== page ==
One of the most difficult issues to address in a divorce is child custody. Before a divorce can be granted in Georgia, however, the spouses must agree on a parenting plan for child custody and visitation or the court will make that determination for the parents. The best way to avoid the emotional fallout of a contentious child custody battle is to consult an experienced family law attorney.
E.N. Banks-Ware Law Firm, LLC has been helping clients resolve child custody issues for over 30 years. During this time, Georgia child custody laws have evolved and now recognize that children can benefit from having the guidance and support of both parents. Our objective is to help you preserve the bonds with your children, protect your interests as a parent, and devise the best solution for the family.
Child Custody in Dekalb County, Georgia
In Georgia, as in most states, there are two types of custody — legal custody and physical custody.
- Legal Custody — the right of each parent to make decisions for the child, such as education, healthcare, religious upbringing, and extracurricular activities
- Physical Custody — which parent the child will live with and the parenting time/visitation rights of the other parent
Today, the Georgia courts prefer to award joint legal custody unless there are circumstances that make a parent incapable of handling custodial responsibilities. The court may consider a parent with a history of alcohol or drug use unfit for child custody, for example, in which case sole legal custody can be awarded to the other parent.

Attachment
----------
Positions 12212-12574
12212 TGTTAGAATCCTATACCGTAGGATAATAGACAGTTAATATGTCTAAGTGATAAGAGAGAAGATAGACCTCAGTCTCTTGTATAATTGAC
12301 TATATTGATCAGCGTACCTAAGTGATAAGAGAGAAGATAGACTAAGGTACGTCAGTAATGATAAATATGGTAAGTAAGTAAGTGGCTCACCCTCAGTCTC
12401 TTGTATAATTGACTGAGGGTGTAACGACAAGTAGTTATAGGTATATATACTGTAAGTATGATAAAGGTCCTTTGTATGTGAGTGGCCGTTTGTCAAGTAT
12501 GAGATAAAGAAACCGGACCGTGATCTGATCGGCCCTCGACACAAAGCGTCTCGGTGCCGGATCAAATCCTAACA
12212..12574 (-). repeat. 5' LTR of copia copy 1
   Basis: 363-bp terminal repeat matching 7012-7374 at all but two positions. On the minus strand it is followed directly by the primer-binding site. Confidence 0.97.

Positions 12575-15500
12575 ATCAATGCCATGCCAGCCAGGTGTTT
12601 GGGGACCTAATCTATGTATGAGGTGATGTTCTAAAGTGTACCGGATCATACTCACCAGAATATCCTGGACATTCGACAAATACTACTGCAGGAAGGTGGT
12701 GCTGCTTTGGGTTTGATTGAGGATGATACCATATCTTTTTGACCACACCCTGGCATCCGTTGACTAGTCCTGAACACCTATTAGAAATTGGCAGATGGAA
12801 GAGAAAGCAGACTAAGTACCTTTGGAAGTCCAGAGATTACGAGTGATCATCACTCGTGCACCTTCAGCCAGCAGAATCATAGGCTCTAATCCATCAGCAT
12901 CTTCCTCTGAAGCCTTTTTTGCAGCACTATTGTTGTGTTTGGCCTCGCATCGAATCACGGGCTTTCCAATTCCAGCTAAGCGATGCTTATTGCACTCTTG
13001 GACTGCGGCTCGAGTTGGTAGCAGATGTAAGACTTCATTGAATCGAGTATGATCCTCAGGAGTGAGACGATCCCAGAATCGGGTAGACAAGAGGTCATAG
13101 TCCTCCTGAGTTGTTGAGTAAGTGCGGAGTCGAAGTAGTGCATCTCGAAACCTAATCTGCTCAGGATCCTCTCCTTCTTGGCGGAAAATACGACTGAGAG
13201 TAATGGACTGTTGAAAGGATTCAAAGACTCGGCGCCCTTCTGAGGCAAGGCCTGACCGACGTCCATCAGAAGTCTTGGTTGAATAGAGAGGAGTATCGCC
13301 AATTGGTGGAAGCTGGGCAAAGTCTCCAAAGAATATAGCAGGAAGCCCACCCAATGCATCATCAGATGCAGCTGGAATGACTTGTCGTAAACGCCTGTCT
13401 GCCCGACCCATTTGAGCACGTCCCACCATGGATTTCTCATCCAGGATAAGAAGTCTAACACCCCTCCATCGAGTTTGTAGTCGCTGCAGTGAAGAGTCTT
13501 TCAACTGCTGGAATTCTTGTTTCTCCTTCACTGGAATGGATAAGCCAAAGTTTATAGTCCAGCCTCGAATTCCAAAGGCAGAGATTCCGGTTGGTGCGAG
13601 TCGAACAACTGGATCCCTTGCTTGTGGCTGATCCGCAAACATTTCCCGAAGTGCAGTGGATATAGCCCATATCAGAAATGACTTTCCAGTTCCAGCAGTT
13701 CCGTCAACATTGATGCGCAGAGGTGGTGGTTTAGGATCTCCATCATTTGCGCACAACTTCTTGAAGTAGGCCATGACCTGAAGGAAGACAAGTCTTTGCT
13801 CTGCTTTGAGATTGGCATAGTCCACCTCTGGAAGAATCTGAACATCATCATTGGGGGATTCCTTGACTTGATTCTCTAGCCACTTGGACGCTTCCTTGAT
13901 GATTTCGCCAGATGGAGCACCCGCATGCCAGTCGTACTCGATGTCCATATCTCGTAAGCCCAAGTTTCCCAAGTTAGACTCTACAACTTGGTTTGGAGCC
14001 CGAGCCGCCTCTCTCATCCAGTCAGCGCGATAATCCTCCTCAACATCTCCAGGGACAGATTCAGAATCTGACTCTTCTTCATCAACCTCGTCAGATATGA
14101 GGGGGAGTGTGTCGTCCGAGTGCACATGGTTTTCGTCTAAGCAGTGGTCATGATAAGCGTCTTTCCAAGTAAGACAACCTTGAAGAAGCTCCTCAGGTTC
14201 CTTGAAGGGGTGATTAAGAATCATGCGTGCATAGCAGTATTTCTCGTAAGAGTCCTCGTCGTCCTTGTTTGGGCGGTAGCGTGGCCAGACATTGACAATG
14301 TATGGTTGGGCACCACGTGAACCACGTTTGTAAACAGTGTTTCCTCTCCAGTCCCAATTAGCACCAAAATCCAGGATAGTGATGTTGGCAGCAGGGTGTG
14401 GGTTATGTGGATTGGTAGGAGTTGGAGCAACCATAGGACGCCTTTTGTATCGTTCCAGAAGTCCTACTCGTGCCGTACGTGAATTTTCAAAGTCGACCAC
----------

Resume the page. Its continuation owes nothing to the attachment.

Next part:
On the other hand, it is not as common for the court to award joint physical custody. Often, joint custody may not be practical, particularly when the parents do not live near one another or because a parent has a problematic work schedule. Therefore, it is critically important for parents to work together to agree to a parenting plan that suits their situation.
If the parents fail to reach an agreement, the court will make a determination that is in the best interests of the child. Factors the court will consider in approving a parenting plan or making its determination about child custody include:
- The child’s physical, emotional, religious, and social needs
- The ability of each parent to meet the child’s needs
- The love, bond, and emotional ties between the child and each parent
- The importance of maintaining a stable environment and continuity of care
- The willingness and ability for each parent to foster a continuing relationship between the other parent and the child
In addition, children ages 14 or older can request which parent they prefer to live with, but the court will make the final decision. Finally, it is worth noting that Georgia law recognizes the importance of the relationship between a grandparent and a child, and grandparents have the right to seek visitation when a parent does not get visitation with the children.